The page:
With recalls of various foods from grocery shelves and from freezers and cupboards, many of us are rightly concerned about the safety of the food we consume. Even vegetables, which we are told to eat five servings of a day for our health, have made it onto recent recall lists. This is unsettling to say the least. Maybe even more so for those of us who pride ourselves on knowing that chips, cookies, and processed meats are not the healthiest food choices we can make.
We have learned to read food labels and most of us know what the basic food groups and the recommended daily servings are from each different group. We have of course been led astray at times by the carefully crafted gibberish about good carbs versus bad carbs, calorie restricting, portion control, and other nutritional fallacies put forth by food manufacturers and makers of weight loss products. But many of us never thought we had to worry about the safety of fresh, packaged and canned foods in our grocery stores.
Yet as the recalls on various foods found at our local grocers including bagged broccoli, salad greens, and canned vegetables, due to contaminates such as e-coli are quite worrisome indeed. This presents a real public health issue as e- coli, for example, can be deadly to small children, the elderly, and those with weakened immune systems. You may know enough about the harmful additives that processed foods often contain that you have caused you to stop eating many of them, but now it is clear that even healthy foods like fruits and vegetables can be contaminated in their packaging for shipment to grocery stores and become unsafe for consumption. Let us not forget as well that fruits and vegetables are also contaminated by the pesticides that many farmers use to keep pests away. Organic farmers have developed ways to grow crops without the use of poisonous pesticides, which is why I always encourage you to eat organic.
Grocery stores themselves can contaminate foods like fruits and vegetables with practices such as applying wax and other preservation materials to foods to give them a glossy look and to preserve them for sale to buyers for longer periods of time. Most people are not thinking about this when buying fruits and vegetables for themselves and their families. Some people know to wash these foods before eating them, but others eat them without washing them first. Even rinsing off or washing these foods first will not remove all of the preservation substances that can be on them and that can also leech into the food itself. If you can trust the sources, there are those that say consuming small amounts of wax and other substances still present after washing pose no great health risk to otherwise healthy people. Frankly though it is getting harder to know who to trust on how safe these foods are and we need to be weighing the risks versus the benefits of consuming these foods for ourselves.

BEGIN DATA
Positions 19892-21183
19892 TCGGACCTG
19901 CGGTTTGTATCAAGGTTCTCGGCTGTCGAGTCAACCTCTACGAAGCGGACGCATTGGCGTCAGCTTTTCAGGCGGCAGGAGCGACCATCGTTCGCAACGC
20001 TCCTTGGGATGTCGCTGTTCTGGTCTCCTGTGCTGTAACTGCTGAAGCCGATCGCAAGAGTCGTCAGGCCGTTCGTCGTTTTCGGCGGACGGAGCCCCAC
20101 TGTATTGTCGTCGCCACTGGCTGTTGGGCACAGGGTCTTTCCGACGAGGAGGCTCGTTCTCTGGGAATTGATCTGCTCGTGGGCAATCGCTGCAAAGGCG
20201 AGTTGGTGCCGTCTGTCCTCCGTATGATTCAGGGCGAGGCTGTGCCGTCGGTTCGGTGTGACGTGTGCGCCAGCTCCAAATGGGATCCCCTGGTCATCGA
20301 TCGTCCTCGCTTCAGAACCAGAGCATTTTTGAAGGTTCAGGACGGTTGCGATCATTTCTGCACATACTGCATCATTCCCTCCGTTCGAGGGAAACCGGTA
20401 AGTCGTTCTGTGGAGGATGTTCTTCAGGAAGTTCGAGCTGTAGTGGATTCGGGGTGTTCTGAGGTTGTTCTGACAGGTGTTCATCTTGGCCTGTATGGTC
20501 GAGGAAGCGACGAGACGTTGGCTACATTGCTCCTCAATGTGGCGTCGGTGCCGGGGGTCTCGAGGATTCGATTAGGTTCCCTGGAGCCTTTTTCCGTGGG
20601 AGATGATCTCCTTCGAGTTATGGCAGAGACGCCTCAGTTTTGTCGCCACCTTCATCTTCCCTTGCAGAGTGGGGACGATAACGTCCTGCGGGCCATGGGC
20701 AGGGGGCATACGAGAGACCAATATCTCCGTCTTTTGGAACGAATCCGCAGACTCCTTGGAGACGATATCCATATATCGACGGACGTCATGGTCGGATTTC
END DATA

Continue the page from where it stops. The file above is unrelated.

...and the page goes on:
If you, like many other people, are finding yourself growing more wary about the safety of the foods you are buying at your local grocery store there is an alternative. More and more people are now buying organic foods including meats, dairy, and other by-products of organically fed animals. Grocery stores are starting to offer more selections of organic foods for consumers and they are healthier for you than the non-organic product choices. However, readying them for transport to grocery stores opens them to the possibility of being contaminated. When transporting food to stores you also have the environmental impact of the vehicles carrying those burning fossils fuels.
The safer, healthier, and environmentally responsible alternative is to buy organic foods from a local organic farmer. Many communities have farmer’s markets from which you can buy food from local farmers. Yes, these farmers still transport food to the farmer’s market, but they typically use smaller sized vehicles with less emissions and the distance of travel is significantly less as well. You can also watch your newspaper for advertisements from local organic farmers inviting consumers to come directly to the field where these foods are grown or to the land where animals are raised on organically. Some organic farmers that raise chickens, cows, lamb and other animals that we humans use for food can render the animals for you on site or have relationships with local animal processing plants that can save you money and allow you to know where and how this animal was processed. Buying from local organic farmers will reduce your overall grocery costs as well by providing the benefits of safer and healthier food choices for you and your family.